Cholera outbreak kills 12 in northeast Nigeria – health officials
A woman takes an oral cholera vaccine in a hospital. But cholera vaccines are not always effective and never long lasting. (Reuters)
A cholera outbreak has killed 12 people and may have infected at least 134 others in the northeast Nigerian state of Adamawa, a medical official said on Wednesday.
“So far 12 people have died from the disease and there are many more cases”, said Ezra Sakawa, medical director of the general hospital for Mubi, the town where the disease has struck.
“We have little manpower to deal with an outbreak of such magnitude,” Sakawa said, adding that nurses were on strike.
A senior official at the state health ministry Bwalki Dilli, told the News Agency of Nigeria that the ministry with the support of other partners like WHO had set up a 24-hour treatment centre at Mubi General Hospital.
He urged the public to be on alert and observe personal and environmental hygiene, adding that the state emergency operation centre had dedicated toll-free telephone lines for reports and enquires on health emergencies.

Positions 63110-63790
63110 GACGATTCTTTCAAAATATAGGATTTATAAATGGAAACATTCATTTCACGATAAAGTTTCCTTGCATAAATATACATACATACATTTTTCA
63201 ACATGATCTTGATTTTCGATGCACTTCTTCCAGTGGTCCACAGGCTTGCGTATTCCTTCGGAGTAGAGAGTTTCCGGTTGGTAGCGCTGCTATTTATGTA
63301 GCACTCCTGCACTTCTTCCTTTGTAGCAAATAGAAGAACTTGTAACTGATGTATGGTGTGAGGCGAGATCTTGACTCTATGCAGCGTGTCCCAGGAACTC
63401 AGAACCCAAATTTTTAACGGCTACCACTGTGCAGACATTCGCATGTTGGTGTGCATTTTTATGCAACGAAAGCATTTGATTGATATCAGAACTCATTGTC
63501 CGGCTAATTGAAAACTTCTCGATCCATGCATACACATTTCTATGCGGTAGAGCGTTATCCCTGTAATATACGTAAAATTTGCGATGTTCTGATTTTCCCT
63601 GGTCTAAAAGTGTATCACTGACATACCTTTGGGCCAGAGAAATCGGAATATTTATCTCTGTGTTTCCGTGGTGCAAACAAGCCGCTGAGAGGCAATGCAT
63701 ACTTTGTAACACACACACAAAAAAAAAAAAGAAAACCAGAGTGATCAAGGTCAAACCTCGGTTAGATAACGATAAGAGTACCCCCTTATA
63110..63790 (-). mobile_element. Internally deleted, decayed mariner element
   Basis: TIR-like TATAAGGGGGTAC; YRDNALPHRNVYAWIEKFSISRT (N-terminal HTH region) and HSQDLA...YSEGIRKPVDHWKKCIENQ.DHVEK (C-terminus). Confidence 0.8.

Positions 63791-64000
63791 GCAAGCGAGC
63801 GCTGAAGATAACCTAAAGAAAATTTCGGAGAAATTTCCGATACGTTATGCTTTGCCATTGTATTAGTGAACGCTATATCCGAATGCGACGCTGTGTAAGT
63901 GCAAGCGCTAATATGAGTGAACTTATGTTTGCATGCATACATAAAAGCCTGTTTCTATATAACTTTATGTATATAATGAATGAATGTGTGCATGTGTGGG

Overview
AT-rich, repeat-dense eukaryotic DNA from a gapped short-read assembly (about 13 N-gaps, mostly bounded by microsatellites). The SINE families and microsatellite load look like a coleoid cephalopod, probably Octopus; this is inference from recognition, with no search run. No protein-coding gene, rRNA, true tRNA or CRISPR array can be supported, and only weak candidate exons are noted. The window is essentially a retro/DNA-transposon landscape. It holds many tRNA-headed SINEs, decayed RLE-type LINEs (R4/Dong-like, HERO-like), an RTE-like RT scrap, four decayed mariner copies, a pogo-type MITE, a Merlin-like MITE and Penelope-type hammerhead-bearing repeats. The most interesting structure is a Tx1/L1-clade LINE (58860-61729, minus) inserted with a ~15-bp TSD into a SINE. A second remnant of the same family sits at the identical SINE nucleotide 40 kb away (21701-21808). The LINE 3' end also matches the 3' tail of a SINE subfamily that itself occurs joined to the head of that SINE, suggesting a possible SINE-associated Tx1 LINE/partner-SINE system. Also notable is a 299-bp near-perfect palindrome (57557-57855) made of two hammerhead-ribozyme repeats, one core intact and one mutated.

Fight against ebola
The outbreak comes days after the World Health Organization (WHO) announced its collaboration with the Nigerian government on precautionary measures at various seaports, land borders, airports and other entry points to prevent the Ebola virus from entering Nigeria.
Northeast Nigeria is ground zero for Nigeria’s nine-year war against Boko Haram militants and its offshoot, now Daesh’s West Africa ally.
The conflict has spawned one of the world’s largest humanitarian crises, with millions of people displaced and in need of aid to survive.
Those conditions are ripe for any outbreak of disease, such as cholera or Ebola, to be deadly on a wide scale, humanitarian workers say.